Wire are an influential, early punk rock group that was formed in London in 1976. They started out as a punk band but branched out as their career moved on. Coming up around the same time as the Sex Pistols and the Clash, Wire released their first LP, the aggressive, critically-acclaimed 21-track Pink Flag, in 1977. Though they were in the same scene as the aforementioned artists, their sound was quite different, as the group crafted surprisingly diverse songs and carved out their own niche. In many ways, they helped create the post-punk genre, which allowed groups to experiment emotionally and sonically without losing their punk roots.
From there, Wire—made up of Colin Newman (vocals, guitar), Graham Lewis (bass, vocals), Bruce Gilbert (guitar), and Robert Gotobed (drums)—pushed on, releasing their highly-influential sophomore disc in the summer of 1978. Chairs Missing saw the group's songwriting mature even further, integrating progressive and psychedelic rock into their sound. The group's final album before the group's hiatus in 1980 was 1979's 154.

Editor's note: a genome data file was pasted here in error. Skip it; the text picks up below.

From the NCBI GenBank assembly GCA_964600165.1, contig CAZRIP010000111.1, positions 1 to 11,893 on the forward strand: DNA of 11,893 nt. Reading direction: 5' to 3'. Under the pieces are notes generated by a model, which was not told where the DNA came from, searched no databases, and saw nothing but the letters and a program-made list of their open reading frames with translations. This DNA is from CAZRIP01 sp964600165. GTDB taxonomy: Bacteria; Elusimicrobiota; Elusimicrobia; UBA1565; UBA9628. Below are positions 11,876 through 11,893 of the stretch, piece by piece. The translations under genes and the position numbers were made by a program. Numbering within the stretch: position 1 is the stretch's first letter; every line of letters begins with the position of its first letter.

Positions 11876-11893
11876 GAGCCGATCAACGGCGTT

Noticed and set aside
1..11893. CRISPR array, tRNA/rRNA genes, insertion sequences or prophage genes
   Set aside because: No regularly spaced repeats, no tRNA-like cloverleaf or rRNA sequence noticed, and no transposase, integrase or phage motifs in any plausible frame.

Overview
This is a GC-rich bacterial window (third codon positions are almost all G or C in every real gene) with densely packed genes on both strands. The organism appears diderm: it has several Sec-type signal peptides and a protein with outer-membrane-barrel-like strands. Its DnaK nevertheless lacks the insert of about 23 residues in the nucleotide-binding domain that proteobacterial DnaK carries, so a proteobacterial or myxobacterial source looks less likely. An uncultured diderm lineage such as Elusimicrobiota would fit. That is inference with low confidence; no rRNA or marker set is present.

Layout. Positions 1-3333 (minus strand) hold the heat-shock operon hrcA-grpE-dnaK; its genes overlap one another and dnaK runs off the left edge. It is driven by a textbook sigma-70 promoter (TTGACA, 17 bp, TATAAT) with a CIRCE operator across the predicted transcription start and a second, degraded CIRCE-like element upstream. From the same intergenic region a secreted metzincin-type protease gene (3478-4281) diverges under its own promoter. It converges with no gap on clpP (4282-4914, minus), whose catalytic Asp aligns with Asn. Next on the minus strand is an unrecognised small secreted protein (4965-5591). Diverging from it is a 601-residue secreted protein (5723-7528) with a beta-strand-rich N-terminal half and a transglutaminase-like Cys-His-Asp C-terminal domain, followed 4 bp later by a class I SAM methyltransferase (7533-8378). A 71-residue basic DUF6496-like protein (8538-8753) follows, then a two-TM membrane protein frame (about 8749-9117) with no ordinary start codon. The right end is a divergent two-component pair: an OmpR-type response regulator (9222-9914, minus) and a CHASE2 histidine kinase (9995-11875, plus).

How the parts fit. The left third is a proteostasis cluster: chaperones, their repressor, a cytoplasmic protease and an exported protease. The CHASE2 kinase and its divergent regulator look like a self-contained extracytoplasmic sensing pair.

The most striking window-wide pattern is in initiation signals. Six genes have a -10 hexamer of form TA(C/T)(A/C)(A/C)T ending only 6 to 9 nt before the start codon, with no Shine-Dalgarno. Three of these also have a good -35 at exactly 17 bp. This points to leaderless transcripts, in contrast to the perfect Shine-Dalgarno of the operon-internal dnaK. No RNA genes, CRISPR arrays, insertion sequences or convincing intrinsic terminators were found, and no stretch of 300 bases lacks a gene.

Wire reformed in 1985 and released six studio albums from 1987 to 1991. The group continued to experiment, this time with electronics. Wire's interest in electronics forced Gotobed, somewhat humorously, to fire himself from the group, deciding his skills were superfluous. They called it quits in 1992, but reformed only four years later. Wire released two more albums, 2003's Send and 2008's Object 47, both on their own Pink Flag label. Though the never reached the same level of commercial success as some of their contemporaries, Wire will always be remembered as one of the great UK groups of the era.